Otters are good for much more than just making people go "Awwwwww" at aquariums across the world. Given enough time, the clowns of the sea could save the worlds from global warming
, and all they have to do is what comes naturally -- keep eating sea urchins. Which they do with their adorable hands, like they think they're people!
A new study of Antarctic ice suggests that the continent may be harboring enormous stores of methane just beneath surface layers of ice.
Okay, has everybody made their fart jokes? Good. Moving on. The main ingredient of natural gas and a common byproduct of digestion in everything from cows to people to microorganisms, methane is the among the big bads of the greenhouse gas world.
It's super effective at trapping heat, trapping more than 20 times as much heat in the atmosphere than its more well-known cousin, carbon dioxide. Research published in the journal Nature
suggests that there are more than 4 billion metric tons of methane underneath Antarctica's ice sheets.
If that ice melts, releasing the methane stored underneath, the resulting gasses could contribute significantly to climate change. It's like the rich getting richer, only with instead of money, you have a greenhouse gas, and instead of investing wisely, everything melts.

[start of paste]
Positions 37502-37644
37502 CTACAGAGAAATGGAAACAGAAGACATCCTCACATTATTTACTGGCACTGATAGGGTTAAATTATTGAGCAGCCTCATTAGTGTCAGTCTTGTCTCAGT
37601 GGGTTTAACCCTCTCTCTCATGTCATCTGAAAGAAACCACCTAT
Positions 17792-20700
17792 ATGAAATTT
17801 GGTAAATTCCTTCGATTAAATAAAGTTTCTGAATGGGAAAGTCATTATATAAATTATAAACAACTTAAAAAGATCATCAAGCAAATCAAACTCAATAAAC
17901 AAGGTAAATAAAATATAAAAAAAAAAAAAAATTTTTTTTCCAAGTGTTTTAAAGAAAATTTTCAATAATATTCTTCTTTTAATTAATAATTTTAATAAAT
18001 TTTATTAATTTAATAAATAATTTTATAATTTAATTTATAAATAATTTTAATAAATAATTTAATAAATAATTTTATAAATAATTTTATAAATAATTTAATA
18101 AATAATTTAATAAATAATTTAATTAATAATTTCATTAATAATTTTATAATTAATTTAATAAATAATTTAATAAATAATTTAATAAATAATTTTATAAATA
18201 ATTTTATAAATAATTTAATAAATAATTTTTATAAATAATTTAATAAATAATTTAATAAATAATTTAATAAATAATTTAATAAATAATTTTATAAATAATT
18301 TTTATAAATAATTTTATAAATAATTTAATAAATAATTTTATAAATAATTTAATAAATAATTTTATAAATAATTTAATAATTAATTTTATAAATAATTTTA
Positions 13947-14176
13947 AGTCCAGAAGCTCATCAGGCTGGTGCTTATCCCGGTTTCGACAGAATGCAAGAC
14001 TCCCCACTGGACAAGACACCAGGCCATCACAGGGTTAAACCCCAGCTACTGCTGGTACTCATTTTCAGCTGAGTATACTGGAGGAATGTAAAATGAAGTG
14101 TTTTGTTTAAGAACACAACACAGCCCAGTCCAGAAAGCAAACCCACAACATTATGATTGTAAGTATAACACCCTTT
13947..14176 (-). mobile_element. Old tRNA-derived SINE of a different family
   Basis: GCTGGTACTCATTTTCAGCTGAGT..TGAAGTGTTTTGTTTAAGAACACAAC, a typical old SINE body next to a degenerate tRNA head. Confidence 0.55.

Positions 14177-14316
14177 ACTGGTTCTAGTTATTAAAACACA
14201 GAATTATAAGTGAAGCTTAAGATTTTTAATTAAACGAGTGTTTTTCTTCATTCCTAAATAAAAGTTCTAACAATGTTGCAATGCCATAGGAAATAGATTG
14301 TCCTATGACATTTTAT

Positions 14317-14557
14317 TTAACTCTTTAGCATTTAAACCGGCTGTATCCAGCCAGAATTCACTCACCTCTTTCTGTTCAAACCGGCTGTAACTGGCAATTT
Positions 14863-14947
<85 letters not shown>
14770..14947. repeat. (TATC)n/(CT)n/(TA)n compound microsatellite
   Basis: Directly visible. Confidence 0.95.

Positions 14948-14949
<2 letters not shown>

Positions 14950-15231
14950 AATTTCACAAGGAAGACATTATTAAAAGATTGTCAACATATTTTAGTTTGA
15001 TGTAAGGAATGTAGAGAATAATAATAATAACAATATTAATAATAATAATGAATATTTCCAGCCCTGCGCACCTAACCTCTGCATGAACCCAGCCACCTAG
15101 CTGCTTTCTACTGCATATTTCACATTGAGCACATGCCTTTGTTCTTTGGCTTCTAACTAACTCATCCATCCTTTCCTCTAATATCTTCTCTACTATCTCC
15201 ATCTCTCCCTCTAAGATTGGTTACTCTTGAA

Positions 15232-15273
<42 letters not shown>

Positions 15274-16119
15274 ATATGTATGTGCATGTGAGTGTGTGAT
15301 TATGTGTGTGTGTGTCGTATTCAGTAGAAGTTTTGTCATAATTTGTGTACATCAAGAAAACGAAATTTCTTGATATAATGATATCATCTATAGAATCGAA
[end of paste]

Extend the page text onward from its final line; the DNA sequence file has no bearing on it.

Scientists have sequenced the genome of the medium ground finch
, marking the unassuming bird's second contribution to the wonderful world of science. The first? This finch (geospiza fortis
) is one of Darwin's Finches
, one of many varieties of finch species studied by the revered naturalist on his trip to the Galapagos Islands, where he laid the groundwork for his theory of evolution
. Its contributions to evolutionary science may not be over, as researchers hope to use their new insights to the finch genome as a tool to explore evolution in real time. Though it does occur to us that this seems like a lot of responsibility to lay at the feet of a tiny bird that probably just wants to eat seeds all day. We promise, though, medium ground finch, after that you can hit the showers. Good hustle, get some rest.
An Earth-like planet has been discovered just 20 light-years away in the Gliese 581 system following an eleven-year observation, and NASA says that this could be "the most Earth-like exoplanet yet discovered and the first strong case for a potentially habitable one." Dubbed Gliese 581g because it is the sixth planet orbiting the red dwarf star Gliese 581, the planet has a mass of three to four times Earth's, orbits its star in just 37 days, and is "tidally locked" to the star, meaning that one side is always facing the star and it's always light on that side, while one side is always facing away and it's always dark.
Sci-fi sounding details aside, the reason Gliese 581g has scientists so excited can be summed up in one word: Water.